Although the scene ends here, it turns out that Princess Iron Fan has given him a counterfeit fan that does not work. It takes two more chapters and several more attempts before the Monkey King succeeds in obtaining the real magic fan.

The Messenger from Romance of the West Chamber
Romance of the West Chamber is one of the most famous Chinese dramatic works. It was written by the Yuan Dynasty playwright Wang Shifu (王實甫) (1260–1336), and set during the Tang Dynasty. It tells the story of a love affair between Zhang Junrei, a young scholar, and Cui Yingying, the daughter of a chief minister of the Tang court. The two first meet in a Buddhist monastery. Yingying and her mother have stopped there to rest while escorting the coffin of Yingying's father to their native town. Zhang falls in love with her immediately, but is unable to express his feelings while Yingying is under her mother's watchful eye. The most he can do is read a love poem aloud behind the wall of the courtyard where Yingying is staying. Word of Yingying's beauty soon reaches the Flying Tiger Sun, a local bandit. He dispatches ruffians to surround the monastery, in the hopes of taking her as his concubine.

As the scene begins, Yingying is pining away over her lover when her mother bursts in with the news that Flying Tiger Sun has lain siege to the monastery and is demanding that Yingying be sent to him as his concubine. In her desperation, Yingying’s mother asks the Abbot to announce that she will give her daughter in marriage to anyone who can save them from Flying Tiger Sun. After a frantic search for a savior, Zhang Junrui steps forth and announces that he has a plan to drive the bandit away. After some haggling to make sure that the mother will fulfill her promise, Zhang composes a letter to his friend General Du Que, commander of a nearby garrison, asking him to come to their relief.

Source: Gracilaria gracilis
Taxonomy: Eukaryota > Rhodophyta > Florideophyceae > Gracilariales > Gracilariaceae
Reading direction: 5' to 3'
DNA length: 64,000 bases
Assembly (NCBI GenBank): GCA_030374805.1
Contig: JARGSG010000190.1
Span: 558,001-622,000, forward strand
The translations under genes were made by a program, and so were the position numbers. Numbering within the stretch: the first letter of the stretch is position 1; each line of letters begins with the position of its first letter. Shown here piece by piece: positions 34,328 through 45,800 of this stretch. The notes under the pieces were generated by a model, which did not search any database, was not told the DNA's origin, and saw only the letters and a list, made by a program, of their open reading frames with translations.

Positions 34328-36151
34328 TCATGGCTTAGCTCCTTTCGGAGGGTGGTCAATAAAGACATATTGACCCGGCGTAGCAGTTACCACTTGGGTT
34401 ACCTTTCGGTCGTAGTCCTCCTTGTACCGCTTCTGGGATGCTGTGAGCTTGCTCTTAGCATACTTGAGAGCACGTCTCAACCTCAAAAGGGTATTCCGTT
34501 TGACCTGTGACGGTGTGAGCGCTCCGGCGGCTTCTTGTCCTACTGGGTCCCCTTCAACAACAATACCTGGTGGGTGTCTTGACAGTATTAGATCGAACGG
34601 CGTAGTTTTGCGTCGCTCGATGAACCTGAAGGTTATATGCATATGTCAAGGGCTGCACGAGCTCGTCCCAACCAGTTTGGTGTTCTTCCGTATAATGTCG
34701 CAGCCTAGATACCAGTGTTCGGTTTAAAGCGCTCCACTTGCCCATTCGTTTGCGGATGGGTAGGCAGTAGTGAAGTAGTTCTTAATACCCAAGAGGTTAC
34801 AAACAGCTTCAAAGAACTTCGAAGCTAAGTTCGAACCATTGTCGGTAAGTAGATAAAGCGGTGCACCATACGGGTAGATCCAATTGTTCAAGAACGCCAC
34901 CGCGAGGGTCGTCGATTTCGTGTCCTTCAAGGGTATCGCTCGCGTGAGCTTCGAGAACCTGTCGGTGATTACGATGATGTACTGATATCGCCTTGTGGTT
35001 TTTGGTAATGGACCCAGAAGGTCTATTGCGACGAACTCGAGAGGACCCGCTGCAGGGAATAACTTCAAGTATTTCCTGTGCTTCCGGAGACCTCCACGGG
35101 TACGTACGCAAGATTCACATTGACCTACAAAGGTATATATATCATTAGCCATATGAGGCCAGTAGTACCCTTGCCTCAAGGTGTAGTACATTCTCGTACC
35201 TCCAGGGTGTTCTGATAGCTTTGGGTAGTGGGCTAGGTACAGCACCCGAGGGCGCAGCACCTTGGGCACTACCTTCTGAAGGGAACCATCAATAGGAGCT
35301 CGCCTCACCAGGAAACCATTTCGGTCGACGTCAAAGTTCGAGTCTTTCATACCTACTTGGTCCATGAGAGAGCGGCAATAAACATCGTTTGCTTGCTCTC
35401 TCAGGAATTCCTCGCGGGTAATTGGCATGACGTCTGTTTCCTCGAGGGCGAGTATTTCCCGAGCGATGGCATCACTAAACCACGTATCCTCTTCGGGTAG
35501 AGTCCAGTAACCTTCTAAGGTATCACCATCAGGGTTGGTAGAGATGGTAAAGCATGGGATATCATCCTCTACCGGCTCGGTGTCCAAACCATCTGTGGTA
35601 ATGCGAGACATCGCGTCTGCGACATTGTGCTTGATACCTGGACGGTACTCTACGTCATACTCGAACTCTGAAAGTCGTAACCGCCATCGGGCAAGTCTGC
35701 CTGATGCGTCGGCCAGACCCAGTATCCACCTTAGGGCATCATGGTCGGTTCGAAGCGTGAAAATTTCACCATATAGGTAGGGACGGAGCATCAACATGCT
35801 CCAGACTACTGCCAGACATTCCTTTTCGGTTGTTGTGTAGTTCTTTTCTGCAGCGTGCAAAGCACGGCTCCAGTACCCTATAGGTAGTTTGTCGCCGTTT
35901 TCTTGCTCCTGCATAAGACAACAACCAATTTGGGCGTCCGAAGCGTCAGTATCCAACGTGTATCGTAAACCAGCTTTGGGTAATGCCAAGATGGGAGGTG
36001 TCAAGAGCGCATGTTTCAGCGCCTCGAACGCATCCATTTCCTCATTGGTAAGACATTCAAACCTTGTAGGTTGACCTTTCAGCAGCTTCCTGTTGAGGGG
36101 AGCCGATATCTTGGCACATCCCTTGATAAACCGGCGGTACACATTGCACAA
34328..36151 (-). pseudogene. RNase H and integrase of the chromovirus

The next problem is to find someone to deliver the letter. The Abbot suggests that the best man for the job is a rather stubborn monk named Huiming, who is more inclined to fighting than praying. After confidently describing how he will engage the enemy and fight his way through their siege, Huiming departs with the letter.

In later scenes, the general subdues the bandits, and it seems that Zhang Junrei and Cui Yingying are set to be married. However, Yingying's mother begins to regret her rash promise to Zhang, and takes back her word, with the excuse that Yingying is already betrothed to the son of another high official of the court. The two young lovers are greatly disappointed, and begin to pine away with their unfulfilled love. Fortunately, Yingying's maid, Hong Niang, takes pity on them, and ingeniously arranges to bring them together in a secret union. When Yingying's mother discovers what her daughter has done, she reluctantly consents to a formal marriage on one condition: Zhang must travel to the capital and pass the civil service examination. To the joy of the young lovers, Zhang proves to be a brilliant scholar, and is appointed to high office. The story thus ends on a happy note, as the two are finally married.